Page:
"Labor Education Detainees" (arbeitserziehung häftling) wore a white letter A on their black triangle. This stood for Arbeitsscheuer ("Work-Shy Person") - designating "lazy" social undesirables like Gypsies, petty criminals (e.g., prostitutes and pickpockets), alcoholics / drug addicts, and vagrants. They were usually assigned to work at labor camps.
Asoziale ("Anti-Socials") inmates wore a plain black triangle. They were considered either too "selfish" or "deviant" to contribute to society or were considered too impaired to support themselves. They were therefore considered a burden. This category included pacifists and conscription resisters, petty or habitual criminals, the mentally ill, and the mentally and / or physically disabled. They were usually executed or euthanized.
The Wehrmacht Strafbattalion ("Punishment Battalion") and SS bewahrungstruppe ("Probation Company") were military punishment units. They consisted of Wehrmacht and SS military criminals, SS personnel convicted by an Honor Court of bad conduct, and civilian criminals for which military service was either the assigned punishment or a voluntary replacement of imprisonment. They wore regular uniforms but were forbidden rank or unit insignia until they had proven themselves in combat. They wore a reversed (point-upwards) red triangle on their upper sleeves to indicate their status. Most were used for hard labor, "special tasks" (unwanted dangerous jobs like defusing landmines or running phone cables) or were used as forlorn hopes or cannon fodder. The infamous Dirlewanger Brigade was an example of a regular unit created from such personnel.
A Strafkompanie ("Punishment Company") (SK) was a hard labor unit in the camps. Inmates assigned to it wore a black roundel bordered white under their triangle patch.
Prisoners "suspected of [attempting to] escape" (flucht verdächtiger) wore a red roundel bordered white under their triangle patch. If also assigned to hard labor, they wore the red roundel under their black Strafkompanie roundel.
A Prisoner-Functionary (Funktionshäftling), or Kapo ("boss"), wore a cloth brassard to indicate their status. They served as camp guards (Lagerpolizei), barracks clerks (Blockschreiber), and the senior prisoners at the camp (lagerältester), barracks (blockältester) and room (stübenältester) levels of camp organization. They received privileges like bigger (and sometimes better) food rations, better quarters (or even a private room), luxuries (like tobacco or alcohol), and access to the camp's facilities (like the showers or the pool). Failure to please their captors meant demotion and loss of privileges - and an almost certain death at the hands of their fellow inmates.
Detainees wearing civilian clothing (more common later in the war) instead of the striped uniforms were often marked with a prominent X on the back. This made for an ersatz prisoner uniform. For permanence, such Xs were made with white oil paint, with sewn-on cloth strips, or were cut (with underlying jacket-liner fabric providing the contrasting color). Detainees would be compelled to sew their number and (if applicable) a triangle emblem onto the fronts of such X-ed clothing.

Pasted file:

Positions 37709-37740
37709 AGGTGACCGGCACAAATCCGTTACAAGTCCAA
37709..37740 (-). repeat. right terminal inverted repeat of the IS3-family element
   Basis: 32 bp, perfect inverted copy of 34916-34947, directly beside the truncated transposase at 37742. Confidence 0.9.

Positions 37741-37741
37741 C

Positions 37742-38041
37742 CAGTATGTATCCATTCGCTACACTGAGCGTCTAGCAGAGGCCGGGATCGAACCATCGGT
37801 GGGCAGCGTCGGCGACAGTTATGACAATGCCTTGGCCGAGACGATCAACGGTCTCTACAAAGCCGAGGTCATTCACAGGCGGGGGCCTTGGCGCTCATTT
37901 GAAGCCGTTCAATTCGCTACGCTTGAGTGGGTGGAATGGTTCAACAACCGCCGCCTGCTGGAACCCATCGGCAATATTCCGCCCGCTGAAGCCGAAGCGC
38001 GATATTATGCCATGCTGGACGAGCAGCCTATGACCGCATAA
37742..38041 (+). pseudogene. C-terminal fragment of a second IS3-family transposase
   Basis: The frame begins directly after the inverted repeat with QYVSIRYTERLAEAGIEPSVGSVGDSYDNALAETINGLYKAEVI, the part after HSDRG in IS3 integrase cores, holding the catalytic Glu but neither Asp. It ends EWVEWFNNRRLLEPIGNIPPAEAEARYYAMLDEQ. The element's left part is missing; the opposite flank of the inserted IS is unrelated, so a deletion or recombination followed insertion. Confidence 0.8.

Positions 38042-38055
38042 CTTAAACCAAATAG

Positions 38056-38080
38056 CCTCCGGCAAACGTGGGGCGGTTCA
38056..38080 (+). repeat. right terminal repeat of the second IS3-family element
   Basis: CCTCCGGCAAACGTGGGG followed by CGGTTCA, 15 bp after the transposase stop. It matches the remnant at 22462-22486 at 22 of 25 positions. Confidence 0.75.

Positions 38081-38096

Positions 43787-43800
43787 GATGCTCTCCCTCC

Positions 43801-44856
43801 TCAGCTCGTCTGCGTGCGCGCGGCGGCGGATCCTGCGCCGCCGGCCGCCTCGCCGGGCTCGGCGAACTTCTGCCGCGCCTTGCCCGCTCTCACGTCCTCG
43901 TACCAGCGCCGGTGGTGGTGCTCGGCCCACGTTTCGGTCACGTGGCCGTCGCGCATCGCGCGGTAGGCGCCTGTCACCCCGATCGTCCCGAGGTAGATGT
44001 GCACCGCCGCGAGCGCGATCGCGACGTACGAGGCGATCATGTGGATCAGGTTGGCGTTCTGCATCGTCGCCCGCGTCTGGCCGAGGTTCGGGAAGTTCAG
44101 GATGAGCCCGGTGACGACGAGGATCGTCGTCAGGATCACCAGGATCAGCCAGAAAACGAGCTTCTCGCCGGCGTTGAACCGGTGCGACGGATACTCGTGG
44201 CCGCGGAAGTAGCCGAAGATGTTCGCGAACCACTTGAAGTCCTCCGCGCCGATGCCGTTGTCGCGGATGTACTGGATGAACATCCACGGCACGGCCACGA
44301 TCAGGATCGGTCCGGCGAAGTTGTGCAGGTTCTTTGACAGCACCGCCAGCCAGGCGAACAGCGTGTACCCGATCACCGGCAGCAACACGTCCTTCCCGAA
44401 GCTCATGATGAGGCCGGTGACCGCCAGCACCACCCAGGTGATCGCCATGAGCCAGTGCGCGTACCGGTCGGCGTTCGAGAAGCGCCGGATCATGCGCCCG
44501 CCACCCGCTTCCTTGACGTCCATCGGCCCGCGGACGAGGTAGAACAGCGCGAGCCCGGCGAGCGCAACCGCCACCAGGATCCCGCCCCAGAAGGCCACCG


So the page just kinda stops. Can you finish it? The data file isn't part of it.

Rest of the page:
Stutthof detainee 29659 – Lidia Główczewska: P on a red triangle for Polish political enemy.
Auschwitz detainee Ignacy Kwarta wears a red P-triangle: a Polish political enemy.
Dachau survivors toast their liberation. The man standing in center between the bottles wears a P triangle.
Foreign forced laborers
|Arbeitssheu / ("Work-Shy")|
Asozial / ("Asocials")
Roma and Sinti males
|Markings for repeaters|
|Inmates of Strafkompanie (German: punishment companies)|
|Markings for Jews|
Jewish race defiler
Female race defiler
Applicable marks were worn in descending order as follows: inmate number, repeater bar, triangle or star, member of penal battalion, escape suspect. In this case, the inmate is a Jewish convict with multiple convictions, serving in a Strafkompanie (penal unit) and who is suspected of trying to escape.
Pole: "P" on a red triangle
Czech: "T" (the German word for Czech is Tscheche) on a red triangle
Member of the armed forces: red triangle, an enemy POW or a deserter.
Triangle-motifs appear on many postwar memorials to the victims of the Nazis. Most triangles are plain while some others bear nationality-letters. The otherwise potentially puzzling designs are a direct reference to the identification patches used in the camps. On such monuments, typically an inverted (point down, base up) triangle (especially if red) evokes all victims, including also the non-Jewish victims like Slavs, Poles, communists, gays, Roma (see Porajmos), the handicapped (see Action T4), and Soviet POWs. An inverted triangle colored pink would symbolize gay male victims. A non-inverted (base down, point up) triangle and/or a yellow triangle is generally more evocative of the Jewish victims.
On the Klooga Jewish victims' memorial.
On a Wöbbelin memorial stone.
Boulder (in Lindenring) "for 2000 women" victims of Ravensbrück.
On a Cap Arcona incident memorial.
At the Neustadt-Glewe concentration camp memorial.
F-triangle at Mauthausen-Gusen honors French victims.
B-triangle incorporated into the Belgian Political Prisoner's Cross
On a Langenstein-Zwieberge memorial (pictured on an East German stamp).
P-triangle on the Polish medal for camp victims.
In the Berlin Nollendorfplatz subway station, a pink triangle plaque honors gay male victims. (Photo by: Manfred Brueckels.)